Biased Accounts: Executive Summary
Social Security has been the most debated domestic issue of George W. Bush’s second term. Baby boomers begin retiring as early as 2008, and the nation’s retirement system faces an income shortfall beginning as early as 2017, according to the Social Security Administration. President Bush has called for personal accounts that would restructure the system to combat this looming problem. Social Security coverage on the five major networks has been overwhelmingly against personal accounts – by a margin of 2 to 1. Four of the five gave more air time to the liberal position than to explaining economic realities.
The Media Research Center’s Business & Media Institute studied 125 Social Security stories on CNN’s “Inside Politics,” “CBS Evening News,” “NBC Nightly News,” ABC’s “World News Tonight” and Fox News’ “Special Report with Brit Hume” between Nov. 15, 2004, and March 15, 2005. This time included Bush’s call for reform shortly after his re-election into his “60 stops in 60 days” campaign. Among the findings:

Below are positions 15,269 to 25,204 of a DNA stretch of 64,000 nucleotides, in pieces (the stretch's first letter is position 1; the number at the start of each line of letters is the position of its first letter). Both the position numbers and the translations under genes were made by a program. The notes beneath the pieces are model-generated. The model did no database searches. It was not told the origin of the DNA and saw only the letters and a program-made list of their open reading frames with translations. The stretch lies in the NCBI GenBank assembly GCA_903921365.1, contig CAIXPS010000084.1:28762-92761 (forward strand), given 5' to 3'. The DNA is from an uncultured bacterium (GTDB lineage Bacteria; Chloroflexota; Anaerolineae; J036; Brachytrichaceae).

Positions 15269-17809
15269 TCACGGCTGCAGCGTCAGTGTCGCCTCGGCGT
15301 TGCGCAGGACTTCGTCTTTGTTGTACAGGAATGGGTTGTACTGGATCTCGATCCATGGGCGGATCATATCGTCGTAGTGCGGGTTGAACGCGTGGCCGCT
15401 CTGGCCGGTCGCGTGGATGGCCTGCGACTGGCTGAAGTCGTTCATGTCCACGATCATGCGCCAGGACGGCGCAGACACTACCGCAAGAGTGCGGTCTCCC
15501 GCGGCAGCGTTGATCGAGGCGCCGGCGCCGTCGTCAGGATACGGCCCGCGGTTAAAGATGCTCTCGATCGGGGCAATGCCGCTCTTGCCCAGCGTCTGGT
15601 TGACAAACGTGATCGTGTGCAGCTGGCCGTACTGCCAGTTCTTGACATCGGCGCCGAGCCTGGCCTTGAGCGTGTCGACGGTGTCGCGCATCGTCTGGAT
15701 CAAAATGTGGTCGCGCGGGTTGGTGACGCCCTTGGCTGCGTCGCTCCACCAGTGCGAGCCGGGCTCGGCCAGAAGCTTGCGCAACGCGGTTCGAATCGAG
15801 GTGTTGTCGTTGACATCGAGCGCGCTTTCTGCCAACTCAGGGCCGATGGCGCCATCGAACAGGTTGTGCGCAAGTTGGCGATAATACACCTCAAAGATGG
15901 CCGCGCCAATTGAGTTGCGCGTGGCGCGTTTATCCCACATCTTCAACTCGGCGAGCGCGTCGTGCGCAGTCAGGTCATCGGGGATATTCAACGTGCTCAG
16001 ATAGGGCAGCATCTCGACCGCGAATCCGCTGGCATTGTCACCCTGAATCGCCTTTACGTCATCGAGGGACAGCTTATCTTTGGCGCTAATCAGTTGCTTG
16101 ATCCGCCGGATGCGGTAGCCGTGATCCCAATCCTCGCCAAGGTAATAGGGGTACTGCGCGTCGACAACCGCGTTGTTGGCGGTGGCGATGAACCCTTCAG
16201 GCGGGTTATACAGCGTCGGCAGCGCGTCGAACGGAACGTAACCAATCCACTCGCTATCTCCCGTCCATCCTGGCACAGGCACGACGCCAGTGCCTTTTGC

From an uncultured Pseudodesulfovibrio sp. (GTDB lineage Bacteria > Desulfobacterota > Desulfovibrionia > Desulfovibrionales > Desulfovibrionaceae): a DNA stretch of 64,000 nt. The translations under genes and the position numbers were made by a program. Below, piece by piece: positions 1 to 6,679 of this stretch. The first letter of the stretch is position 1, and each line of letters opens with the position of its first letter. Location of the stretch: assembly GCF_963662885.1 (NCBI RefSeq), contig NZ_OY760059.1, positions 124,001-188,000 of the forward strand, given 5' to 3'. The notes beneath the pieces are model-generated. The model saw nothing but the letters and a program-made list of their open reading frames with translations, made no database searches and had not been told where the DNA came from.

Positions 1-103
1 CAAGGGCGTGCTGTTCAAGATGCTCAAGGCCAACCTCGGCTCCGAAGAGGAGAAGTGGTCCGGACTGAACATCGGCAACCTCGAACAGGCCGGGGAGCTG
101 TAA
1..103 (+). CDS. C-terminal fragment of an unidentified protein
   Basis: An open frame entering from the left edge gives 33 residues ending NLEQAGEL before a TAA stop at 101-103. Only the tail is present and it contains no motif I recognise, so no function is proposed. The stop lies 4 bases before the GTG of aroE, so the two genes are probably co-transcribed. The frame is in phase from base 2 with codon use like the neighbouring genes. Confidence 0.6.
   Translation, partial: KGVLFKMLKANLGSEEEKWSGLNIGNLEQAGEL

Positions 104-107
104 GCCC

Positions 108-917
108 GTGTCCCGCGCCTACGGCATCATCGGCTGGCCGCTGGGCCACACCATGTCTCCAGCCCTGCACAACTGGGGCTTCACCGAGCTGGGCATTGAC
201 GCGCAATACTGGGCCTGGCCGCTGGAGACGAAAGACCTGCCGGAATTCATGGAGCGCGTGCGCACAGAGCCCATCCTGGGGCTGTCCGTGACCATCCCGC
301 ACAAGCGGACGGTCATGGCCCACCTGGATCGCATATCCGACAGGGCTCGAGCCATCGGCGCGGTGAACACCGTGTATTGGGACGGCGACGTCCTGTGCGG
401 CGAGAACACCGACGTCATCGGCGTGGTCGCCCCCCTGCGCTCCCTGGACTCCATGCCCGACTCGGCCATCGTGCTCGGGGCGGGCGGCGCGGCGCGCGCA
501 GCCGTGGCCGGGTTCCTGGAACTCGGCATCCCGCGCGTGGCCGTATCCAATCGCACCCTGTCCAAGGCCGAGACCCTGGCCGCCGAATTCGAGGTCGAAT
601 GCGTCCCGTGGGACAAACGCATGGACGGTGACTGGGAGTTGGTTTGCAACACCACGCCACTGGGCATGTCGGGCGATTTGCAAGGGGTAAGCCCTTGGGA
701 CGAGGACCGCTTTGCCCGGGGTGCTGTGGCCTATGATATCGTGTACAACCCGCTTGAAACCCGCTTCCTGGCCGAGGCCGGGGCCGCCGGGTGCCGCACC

CBS and CNN Most Biased: On “CBS Evening News,” 56 percent of stories were liberal with just 20 percent conservative. CBS reports were loaded with extreme examples that played up liberal points. CNN’s “Inside Politics” was worse statistically with 61 percent liberal and 22 percent conservative. Fox News Most Balanced: Fox News’ “Special Report with Brit Hume” delivered an equal 30 percent liberal and 30 percent conservative stories, with the remaining 40 percent neutral. Networks Embrace ‘Transition Costs’ Scare Tactic: Journalists repeatedly indicated that the cost of changing over to personal accounts was too high. This point was made 10 times more often than it was challenged, and the financial principles that refuted it were largely ignored.